If you asked me five years ago what are two words I would associate with Anton Chekhov and his plays, the answer would have come to me quite readily: whining and vodka.
Those two words can be a dangerous combination. But that’s all I would initially remember about Chekhov plays: that there was a lot of alcohol being consumed which seemed to lead to a lot of complaining. Then, this would lead me to want give the characters a good smack on the back of the head and shout: “Would you just go to Moscow already?” Oh, and then there is the sound of a string breaking randomly during the second act.
Looking back, this first impulse towards the Russian playwright makes me want to smack my younger self on the back of the head. Because five years later, when I am a little older and possibly a tad wiser, there is no other playwright I would wish to explore for our company’s first production besides Anton Chekhov.
Brian, Emily, and I founded HTTC because we were starving for theatre that could nourish all of the senses. And just like us, Chekhov characters have a deep and glorious hunger for love, freedom, vodka, sex, art, food, seagulls, and life. Somehow, with remarkably and deceptively simple language, every single one of Chekhov’s characters has an epic capacity for needing, wanting, and desiring someone or something. It overwhelms them and consumes all of their thoughts and actions. Irina only talks about Moscow because it’s all she can think about. Moscow never leaves her. How can she not constantly talk about it?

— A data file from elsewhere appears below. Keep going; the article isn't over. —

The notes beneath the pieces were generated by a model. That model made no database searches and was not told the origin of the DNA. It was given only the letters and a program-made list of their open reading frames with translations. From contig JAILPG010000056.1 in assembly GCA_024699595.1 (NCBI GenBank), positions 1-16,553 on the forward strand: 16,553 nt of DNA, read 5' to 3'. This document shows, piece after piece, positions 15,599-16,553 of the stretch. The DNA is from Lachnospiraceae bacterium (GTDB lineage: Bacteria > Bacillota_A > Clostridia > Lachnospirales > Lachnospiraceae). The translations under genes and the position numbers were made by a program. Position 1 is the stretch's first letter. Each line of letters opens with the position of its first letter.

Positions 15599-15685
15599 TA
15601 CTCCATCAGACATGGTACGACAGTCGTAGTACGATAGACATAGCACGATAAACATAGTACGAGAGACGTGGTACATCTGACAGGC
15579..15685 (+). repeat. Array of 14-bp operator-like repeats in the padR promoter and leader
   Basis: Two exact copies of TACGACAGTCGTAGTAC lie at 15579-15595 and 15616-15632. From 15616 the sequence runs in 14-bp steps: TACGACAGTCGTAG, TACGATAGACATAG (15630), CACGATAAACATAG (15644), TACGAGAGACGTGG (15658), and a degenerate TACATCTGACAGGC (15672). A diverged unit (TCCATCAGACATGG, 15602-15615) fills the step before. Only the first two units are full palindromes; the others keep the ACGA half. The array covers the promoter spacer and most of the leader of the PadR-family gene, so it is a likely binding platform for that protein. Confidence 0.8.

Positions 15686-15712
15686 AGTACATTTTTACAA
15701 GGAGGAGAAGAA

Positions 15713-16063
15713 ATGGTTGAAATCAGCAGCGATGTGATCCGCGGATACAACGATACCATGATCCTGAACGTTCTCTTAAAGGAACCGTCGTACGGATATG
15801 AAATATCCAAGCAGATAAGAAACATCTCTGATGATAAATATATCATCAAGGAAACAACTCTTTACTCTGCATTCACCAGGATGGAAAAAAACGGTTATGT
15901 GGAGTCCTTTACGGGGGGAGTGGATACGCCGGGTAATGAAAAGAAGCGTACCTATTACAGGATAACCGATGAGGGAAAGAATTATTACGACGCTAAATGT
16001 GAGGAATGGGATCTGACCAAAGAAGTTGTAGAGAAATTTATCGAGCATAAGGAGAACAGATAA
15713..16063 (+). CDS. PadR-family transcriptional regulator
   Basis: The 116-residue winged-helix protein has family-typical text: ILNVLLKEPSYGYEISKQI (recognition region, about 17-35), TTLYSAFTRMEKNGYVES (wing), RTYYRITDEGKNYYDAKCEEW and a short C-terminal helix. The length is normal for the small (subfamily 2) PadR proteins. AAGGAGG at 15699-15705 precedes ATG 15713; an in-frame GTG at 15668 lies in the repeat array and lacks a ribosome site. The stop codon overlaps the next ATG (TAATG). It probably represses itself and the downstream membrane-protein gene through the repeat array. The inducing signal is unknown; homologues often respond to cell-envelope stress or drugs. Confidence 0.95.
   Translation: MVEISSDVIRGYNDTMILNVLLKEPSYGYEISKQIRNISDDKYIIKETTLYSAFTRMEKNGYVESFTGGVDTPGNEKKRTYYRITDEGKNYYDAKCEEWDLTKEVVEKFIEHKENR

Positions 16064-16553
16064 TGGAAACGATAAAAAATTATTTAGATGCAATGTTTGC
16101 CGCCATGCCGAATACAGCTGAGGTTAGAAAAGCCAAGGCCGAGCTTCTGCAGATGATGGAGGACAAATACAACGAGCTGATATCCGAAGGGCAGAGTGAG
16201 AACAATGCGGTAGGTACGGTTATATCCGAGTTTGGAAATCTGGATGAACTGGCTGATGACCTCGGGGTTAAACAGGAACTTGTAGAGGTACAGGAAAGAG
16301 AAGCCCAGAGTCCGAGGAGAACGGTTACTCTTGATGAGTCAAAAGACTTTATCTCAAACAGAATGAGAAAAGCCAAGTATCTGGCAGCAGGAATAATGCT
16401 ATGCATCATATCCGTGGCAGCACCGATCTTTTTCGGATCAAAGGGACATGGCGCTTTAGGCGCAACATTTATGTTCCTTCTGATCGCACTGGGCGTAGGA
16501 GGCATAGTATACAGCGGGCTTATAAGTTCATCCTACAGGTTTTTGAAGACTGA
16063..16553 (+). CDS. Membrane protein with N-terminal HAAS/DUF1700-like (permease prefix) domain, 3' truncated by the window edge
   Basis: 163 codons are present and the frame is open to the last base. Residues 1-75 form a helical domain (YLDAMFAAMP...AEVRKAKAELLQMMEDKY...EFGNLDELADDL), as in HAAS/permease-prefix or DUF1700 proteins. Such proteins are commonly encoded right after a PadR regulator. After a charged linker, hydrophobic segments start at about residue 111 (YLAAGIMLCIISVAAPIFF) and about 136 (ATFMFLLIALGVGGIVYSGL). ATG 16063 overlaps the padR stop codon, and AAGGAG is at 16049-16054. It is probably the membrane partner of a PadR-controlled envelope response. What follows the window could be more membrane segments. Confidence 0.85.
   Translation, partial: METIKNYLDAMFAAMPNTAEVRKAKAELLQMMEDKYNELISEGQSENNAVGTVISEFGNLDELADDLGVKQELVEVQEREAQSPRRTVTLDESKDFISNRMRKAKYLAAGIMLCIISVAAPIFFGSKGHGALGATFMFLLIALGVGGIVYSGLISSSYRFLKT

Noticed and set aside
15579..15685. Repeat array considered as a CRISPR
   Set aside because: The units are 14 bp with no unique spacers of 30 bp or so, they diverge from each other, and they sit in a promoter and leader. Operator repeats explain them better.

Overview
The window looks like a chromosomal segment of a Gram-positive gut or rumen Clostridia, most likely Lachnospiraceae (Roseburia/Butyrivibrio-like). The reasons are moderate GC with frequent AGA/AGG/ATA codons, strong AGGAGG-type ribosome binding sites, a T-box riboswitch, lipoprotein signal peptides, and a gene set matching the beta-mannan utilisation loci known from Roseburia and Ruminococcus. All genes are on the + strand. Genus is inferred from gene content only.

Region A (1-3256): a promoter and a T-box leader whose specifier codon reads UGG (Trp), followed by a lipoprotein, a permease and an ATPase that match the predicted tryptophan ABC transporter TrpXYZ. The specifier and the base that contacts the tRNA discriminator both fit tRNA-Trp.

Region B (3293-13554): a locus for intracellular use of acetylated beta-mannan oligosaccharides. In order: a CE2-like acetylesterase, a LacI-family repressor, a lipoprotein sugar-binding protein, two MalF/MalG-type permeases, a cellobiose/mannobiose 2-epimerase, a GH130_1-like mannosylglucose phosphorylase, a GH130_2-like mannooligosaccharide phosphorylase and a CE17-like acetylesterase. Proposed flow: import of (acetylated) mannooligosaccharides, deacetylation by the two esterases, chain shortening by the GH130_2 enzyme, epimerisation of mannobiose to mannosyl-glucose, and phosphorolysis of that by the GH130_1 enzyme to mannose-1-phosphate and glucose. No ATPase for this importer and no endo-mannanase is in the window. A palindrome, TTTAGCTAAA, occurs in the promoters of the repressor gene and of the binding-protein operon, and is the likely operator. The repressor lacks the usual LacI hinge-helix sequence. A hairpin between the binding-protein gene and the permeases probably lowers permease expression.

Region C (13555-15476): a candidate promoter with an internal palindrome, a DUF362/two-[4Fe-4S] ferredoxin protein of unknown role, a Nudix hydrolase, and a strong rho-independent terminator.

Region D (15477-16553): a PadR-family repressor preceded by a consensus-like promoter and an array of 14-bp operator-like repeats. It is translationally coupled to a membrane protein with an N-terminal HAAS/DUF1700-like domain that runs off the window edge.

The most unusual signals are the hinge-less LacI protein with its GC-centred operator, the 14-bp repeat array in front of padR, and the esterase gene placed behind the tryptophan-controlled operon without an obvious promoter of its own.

So I understand now. I understand that Chekhov characters aren’t whining. They’re trying. They’re trying so very hard to get what they want. All Chekhov characters are prepared to do anything and everything to accomplish their dreams. So they set out to attain that goal, but there are numerous obstacles popping up in their way. So they try again. And again. And again. And again. The struggle never ceases. And yes, of course, sometimes they get bogged down with their hardships, but they never say ‘enough is enough’ and give up. They must go on. They work. They live.
So now, at this moment, what are the two words I associate with Chekhov? Simple: hunger and heart.
Sounds like a perfect playwright for HTTC to me.
What two words do you associate with Chekhov? Post to us and let us know!
And thanks for reading! See you next week!